FIGS. 1 and 2 illustrate a toothbrush head 21 with a front end 23, a rear end 24 and a longitudinal axis of the head 25. The rear end 24 of the head is connected to a neck 22. A handle 20 which has a first end and second end and a longitudinal axis, the second end being connected to the neck 22. Head 21 is defined by a lower surface 26, a flat upper surface 27 opposite the lower surface, a front side surface 28, a left side surface 29 and a right side surface 30, all joining the lower and upper surfaces, the left and right edges of the upper surface being 31 and 32.

FIG. 2 provides the best view of the bristle tufts positioned in relation to one another on the head. An outer region containing one row of outer tufts 33 is arranged adjacent to the left edge and one region containing one row of outer tufts 34 is arranged adjacent to the right edge. Between these outer rows of tufts are inner rows of tufts 35 which are equally spaced and in alignment with the outer ones, that is, the tufts are all arranged in columns as well. A first central plane is transverse to the longitudinal axis and is centrally located relative to the upper surface as shown at 37.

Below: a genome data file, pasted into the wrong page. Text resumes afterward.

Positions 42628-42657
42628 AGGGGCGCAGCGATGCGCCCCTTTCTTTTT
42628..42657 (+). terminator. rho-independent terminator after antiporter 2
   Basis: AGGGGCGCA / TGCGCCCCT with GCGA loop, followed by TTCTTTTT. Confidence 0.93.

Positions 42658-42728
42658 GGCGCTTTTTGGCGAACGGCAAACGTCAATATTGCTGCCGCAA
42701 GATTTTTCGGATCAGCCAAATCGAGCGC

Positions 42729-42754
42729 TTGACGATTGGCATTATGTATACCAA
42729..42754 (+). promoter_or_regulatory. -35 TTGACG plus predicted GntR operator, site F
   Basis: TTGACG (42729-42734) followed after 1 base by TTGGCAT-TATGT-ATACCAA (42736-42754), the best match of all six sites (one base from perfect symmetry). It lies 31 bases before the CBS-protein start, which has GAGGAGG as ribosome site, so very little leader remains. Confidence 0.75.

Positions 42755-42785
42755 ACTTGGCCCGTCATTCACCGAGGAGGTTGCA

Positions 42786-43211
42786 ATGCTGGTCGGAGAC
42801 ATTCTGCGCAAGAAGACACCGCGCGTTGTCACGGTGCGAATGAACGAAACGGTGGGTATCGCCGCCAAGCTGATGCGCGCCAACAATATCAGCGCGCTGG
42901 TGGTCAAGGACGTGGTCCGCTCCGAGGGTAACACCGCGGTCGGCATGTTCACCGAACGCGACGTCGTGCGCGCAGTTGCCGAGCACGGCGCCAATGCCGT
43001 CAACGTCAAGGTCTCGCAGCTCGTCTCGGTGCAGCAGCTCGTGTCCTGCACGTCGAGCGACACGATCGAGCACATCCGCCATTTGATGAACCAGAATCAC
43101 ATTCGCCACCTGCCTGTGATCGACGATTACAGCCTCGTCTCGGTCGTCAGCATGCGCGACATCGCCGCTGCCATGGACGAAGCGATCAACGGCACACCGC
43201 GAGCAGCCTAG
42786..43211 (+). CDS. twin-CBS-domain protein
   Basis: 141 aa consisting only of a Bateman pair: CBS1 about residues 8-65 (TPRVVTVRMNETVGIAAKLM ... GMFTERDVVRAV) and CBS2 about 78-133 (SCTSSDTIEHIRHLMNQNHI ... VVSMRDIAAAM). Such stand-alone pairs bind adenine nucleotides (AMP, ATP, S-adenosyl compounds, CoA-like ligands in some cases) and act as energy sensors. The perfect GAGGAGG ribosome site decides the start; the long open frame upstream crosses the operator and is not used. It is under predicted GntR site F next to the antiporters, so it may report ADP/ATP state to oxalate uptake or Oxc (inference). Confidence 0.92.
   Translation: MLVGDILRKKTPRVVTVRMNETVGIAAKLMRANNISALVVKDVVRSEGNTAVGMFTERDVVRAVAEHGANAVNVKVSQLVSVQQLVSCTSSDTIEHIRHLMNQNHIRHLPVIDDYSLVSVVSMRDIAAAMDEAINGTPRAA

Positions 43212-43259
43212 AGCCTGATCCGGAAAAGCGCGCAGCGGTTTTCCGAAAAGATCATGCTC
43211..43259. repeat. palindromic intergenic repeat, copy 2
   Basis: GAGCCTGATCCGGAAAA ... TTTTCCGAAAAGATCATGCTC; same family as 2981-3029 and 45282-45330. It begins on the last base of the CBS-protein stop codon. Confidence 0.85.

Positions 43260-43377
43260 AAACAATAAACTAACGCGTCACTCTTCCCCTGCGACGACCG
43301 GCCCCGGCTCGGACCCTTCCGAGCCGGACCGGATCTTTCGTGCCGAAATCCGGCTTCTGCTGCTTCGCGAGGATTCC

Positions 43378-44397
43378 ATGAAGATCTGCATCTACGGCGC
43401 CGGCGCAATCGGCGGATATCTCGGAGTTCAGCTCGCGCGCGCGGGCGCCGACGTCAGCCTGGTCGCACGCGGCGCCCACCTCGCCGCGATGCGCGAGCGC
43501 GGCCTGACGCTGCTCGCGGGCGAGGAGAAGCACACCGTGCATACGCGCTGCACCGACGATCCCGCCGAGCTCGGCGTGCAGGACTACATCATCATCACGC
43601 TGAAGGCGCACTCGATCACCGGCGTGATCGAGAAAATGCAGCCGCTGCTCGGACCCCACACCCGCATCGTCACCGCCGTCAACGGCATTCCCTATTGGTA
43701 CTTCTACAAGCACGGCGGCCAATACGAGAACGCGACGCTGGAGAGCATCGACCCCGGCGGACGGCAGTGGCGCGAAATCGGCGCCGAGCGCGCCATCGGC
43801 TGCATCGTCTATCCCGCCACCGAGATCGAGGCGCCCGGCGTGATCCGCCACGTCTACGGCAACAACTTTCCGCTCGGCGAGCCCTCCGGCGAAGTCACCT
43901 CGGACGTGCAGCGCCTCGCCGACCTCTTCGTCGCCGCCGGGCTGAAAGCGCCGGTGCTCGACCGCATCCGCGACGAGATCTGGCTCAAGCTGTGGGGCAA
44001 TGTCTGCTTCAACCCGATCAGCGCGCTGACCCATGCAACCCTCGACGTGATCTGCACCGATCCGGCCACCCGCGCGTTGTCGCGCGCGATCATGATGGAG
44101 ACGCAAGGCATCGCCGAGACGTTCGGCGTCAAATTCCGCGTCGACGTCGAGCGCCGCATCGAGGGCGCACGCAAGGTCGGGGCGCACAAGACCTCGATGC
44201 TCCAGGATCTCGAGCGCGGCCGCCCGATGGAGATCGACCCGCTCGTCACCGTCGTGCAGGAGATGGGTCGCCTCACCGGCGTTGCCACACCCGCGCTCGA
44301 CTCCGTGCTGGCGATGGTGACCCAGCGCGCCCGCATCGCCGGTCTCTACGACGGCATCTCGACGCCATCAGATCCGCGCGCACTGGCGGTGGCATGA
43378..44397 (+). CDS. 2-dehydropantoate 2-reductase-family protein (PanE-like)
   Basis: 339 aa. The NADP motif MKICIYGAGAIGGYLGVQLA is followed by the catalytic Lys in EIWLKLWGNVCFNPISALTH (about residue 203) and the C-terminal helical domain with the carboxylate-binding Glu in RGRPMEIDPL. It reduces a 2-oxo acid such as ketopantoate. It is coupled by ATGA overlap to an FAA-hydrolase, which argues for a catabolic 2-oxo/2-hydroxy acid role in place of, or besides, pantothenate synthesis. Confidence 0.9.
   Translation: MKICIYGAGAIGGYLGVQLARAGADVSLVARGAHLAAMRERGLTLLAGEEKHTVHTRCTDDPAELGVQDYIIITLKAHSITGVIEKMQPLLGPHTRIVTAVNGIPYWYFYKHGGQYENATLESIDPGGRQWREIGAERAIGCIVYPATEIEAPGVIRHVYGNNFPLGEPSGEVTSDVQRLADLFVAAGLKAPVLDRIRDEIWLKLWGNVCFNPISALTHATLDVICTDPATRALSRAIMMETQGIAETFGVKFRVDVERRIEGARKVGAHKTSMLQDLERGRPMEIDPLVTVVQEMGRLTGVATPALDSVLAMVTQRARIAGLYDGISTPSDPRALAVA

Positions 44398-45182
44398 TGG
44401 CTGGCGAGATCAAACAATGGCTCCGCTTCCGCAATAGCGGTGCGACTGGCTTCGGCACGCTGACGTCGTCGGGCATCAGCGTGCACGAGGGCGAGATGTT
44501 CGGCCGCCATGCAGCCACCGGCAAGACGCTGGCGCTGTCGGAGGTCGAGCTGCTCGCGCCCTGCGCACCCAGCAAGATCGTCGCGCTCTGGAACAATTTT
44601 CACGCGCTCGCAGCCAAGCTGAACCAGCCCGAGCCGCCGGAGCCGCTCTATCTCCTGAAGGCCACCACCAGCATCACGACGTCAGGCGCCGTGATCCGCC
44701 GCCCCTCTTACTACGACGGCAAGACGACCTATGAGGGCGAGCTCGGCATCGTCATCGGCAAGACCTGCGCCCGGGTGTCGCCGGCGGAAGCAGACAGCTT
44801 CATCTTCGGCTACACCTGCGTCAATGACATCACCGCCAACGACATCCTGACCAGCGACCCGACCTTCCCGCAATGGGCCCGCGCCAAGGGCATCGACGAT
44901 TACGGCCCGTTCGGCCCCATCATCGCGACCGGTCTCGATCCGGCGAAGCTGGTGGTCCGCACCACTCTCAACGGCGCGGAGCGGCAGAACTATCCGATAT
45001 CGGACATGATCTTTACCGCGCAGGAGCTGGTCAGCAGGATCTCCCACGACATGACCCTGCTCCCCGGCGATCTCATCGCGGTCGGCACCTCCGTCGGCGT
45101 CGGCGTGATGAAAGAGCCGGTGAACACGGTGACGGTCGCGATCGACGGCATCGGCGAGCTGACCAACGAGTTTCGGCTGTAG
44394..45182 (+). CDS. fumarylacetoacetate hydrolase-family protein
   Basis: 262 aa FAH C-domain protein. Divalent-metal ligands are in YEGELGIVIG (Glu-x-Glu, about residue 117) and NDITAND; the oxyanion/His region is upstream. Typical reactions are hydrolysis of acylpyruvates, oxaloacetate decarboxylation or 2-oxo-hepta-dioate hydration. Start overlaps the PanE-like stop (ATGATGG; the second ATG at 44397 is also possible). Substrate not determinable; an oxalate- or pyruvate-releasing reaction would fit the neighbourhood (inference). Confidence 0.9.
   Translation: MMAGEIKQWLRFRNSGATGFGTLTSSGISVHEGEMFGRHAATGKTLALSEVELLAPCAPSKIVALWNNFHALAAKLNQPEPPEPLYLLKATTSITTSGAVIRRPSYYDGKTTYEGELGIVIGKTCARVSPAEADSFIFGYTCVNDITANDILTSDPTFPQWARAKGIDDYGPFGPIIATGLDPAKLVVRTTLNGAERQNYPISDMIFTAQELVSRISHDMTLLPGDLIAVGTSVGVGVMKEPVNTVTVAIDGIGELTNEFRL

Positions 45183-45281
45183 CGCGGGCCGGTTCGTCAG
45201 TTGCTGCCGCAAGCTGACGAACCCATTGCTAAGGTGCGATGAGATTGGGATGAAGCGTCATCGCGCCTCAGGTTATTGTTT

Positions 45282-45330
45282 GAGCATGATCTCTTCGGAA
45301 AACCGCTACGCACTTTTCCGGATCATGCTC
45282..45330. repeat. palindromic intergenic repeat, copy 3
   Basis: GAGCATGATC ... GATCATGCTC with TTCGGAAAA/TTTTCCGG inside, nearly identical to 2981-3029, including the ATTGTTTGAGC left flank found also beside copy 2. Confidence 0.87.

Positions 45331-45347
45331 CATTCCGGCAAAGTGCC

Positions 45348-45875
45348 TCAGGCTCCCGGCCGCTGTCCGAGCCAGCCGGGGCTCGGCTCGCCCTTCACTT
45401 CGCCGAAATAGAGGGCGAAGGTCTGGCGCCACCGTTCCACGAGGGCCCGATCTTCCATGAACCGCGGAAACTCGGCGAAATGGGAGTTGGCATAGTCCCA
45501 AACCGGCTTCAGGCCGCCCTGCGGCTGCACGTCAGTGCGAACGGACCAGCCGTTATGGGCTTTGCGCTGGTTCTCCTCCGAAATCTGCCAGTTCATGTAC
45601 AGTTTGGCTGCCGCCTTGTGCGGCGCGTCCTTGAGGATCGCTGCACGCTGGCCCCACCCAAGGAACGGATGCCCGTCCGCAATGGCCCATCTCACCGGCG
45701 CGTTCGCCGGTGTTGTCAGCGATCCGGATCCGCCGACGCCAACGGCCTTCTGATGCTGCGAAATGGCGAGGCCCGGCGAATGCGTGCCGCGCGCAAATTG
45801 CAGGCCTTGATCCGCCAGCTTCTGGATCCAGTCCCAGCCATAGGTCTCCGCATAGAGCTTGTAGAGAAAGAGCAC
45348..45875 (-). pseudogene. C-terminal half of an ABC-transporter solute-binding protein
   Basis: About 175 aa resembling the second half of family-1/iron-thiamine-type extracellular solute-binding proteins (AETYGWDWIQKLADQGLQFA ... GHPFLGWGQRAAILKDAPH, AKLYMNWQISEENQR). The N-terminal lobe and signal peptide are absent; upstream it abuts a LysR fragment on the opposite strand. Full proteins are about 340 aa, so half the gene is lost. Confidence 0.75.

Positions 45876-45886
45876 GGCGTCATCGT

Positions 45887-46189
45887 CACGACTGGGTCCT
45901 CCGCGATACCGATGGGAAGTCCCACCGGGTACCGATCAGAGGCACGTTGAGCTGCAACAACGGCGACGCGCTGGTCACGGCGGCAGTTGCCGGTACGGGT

In FIG. 3, the bristles are shown to be substantially perpendicular to the upper surface and the concave curvature 36 is the projection of the concave cylindrical surface which defines the free ends of the bristle tufts at the outer rows also at the front and rear ends of inner rows.

In FIG. 4, the second concave curvature 38 is the projection of the more concave cylindrical surface which defines the free ends of the tufts of the bristles at the inner row away from the front and the rear ends toward a second central plane transverse to the longitudinal axis and centrally located relative to the upper surface as shown at 39.